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  #1  
Old Nov 12, '10, 4:46 pm
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mackk mackk is offline
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Default Latin ??

okay, so I am teaching myself latin through various online sources I have run into an issue.
I was checking my answers (i don't have an instructor to do it ya know) and so I used google translate ..the word is filia and according to the text i am learning from that means daughter. the "scentence" is filia amant which is supposed to mean the girl loves..but google responds with sons of Aman the
now i know that it has to be at least in some part wrong because filii is son ..

can you help either by suggesting a better translator to check myself with or even perhaps tell me what i am doing wrong.

Please and thank you

sorry i mistyped and added Ls
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  #2  
Old Nov 12, '10, 5:15 pm
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Monica4316 Monica4316 is offline
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Default Re: Latin ??

Do you have any Latin textbooks? A really good one is Wheelock's Latin.... I have it from when I took a Latin course and it's considered to be the best one out there. http://www.wheelockslatin.com/ There is info on the website too, for free

If you want to say "the girl loves", you should say "puella amat", not "filia amant". Puella means girl, and filia means daughter. If you want to say "the daughter loves", it is "filia amat". The "ant" ending is used with "they", the "at" ending is used with he or she.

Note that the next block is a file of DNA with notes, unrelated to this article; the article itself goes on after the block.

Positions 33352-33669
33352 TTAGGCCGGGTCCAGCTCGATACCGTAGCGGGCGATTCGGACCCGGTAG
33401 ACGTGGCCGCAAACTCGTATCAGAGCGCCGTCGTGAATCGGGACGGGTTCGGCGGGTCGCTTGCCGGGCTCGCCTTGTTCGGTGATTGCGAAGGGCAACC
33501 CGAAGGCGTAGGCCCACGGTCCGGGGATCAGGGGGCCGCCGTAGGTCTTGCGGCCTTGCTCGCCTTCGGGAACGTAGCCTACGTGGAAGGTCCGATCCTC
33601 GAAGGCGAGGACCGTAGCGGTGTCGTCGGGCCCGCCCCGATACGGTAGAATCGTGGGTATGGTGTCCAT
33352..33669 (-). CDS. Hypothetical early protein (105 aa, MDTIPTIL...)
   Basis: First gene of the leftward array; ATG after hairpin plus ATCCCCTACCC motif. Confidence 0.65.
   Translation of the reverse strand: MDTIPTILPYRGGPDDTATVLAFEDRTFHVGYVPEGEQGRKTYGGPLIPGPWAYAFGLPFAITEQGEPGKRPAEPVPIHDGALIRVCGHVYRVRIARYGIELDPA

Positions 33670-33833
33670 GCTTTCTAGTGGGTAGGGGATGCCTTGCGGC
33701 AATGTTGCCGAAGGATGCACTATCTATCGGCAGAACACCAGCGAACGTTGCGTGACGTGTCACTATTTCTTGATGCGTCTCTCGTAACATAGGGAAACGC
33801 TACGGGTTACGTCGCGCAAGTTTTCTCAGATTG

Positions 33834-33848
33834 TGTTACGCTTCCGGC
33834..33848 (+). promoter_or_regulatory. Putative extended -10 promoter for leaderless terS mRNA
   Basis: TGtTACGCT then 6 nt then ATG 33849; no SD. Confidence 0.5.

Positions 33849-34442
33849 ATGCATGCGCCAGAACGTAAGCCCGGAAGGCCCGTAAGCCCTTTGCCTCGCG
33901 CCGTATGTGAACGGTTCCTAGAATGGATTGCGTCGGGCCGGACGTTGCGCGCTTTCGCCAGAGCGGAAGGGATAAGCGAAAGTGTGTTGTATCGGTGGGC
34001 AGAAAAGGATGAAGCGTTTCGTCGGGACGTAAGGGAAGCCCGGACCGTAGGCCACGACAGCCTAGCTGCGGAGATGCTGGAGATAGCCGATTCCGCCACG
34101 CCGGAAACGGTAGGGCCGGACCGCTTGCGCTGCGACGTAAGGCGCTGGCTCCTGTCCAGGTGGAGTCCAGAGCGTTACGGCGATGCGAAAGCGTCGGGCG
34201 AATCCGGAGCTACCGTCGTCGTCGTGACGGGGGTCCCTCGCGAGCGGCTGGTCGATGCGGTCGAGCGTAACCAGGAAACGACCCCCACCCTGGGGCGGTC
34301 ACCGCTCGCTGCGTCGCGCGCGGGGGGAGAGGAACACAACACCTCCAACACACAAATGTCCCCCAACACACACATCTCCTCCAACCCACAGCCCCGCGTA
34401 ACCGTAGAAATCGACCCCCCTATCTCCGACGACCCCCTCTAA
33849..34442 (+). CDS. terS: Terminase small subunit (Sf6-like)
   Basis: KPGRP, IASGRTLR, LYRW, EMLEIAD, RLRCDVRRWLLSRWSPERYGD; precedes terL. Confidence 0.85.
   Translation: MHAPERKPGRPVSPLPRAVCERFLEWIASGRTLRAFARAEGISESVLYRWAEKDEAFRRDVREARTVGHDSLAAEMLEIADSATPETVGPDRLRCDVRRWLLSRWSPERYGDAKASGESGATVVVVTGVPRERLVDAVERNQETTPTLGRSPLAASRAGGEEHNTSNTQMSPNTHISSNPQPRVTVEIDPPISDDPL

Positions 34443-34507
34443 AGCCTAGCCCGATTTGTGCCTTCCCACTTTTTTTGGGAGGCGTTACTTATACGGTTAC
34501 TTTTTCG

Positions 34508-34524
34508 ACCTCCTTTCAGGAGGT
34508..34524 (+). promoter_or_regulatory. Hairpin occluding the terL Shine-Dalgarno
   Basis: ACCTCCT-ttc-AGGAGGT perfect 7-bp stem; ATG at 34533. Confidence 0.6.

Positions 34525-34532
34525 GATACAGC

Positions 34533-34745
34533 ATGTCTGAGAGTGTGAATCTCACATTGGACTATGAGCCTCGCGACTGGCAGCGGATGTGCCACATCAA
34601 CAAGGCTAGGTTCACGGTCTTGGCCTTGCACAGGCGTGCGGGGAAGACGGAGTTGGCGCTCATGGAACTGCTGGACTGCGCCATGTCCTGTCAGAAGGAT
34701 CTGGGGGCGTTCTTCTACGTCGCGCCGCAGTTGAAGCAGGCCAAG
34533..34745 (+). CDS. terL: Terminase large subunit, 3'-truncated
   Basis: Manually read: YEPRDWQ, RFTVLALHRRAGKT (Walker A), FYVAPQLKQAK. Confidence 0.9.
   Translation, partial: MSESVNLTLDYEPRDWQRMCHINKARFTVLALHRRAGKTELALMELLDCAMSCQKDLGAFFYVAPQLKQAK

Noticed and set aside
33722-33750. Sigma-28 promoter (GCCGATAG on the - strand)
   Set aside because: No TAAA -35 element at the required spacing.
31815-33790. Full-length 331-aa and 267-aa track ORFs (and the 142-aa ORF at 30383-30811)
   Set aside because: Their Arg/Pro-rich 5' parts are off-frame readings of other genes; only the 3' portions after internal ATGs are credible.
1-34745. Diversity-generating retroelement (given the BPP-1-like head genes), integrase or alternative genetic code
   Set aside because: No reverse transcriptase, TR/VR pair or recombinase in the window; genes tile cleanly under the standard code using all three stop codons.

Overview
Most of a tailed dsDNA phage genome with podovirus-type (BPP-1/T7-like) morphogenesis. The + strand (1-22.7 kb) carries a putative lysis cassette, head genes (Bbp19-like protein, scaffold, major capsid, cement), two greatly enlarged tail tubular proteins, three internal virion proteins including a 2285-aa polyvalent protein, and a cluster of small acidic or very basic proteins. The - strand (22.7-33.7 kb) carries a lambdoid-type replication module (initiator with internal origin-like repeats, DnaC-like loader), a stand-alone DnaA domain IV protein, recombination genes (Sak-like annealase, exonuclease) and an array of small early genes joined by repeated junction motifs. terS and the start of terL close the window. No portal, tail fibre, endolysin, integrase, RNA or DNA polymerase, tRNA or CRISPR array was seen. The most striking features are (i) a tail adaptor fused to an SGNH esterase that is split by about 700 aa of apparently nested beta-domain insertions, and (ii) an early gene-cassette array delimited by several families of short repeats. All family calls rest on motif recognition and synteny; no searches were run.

here is some info about the verb:

to love:
amo, amare, amavi, amatum

Singular:
amo - I love
amas - you love
amat - he/she loves

Plural:
amamus - we love
amatis - you (plural) love
amant - they love

There are more here: http://en.wiktionary.org/wiki/Append...st_conjugation

hope that helps!
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  #3  
Old Nov 12, '10, 5:26 pm
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Monica4316 Monica4316 is offline
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Default Re: Latin ??

I just wanted to add...

there are two types of verbs... one type has an 'a' and another has an 'e'. They follow slightly different rules.

Type 1

To praise:

Laudo, laudare, laudavi, laudatum

Singular:
I - laudo
You - Laudas
He/She - Laudat

Plural:
We - Laudamus
You - Laudatis
They - Laudant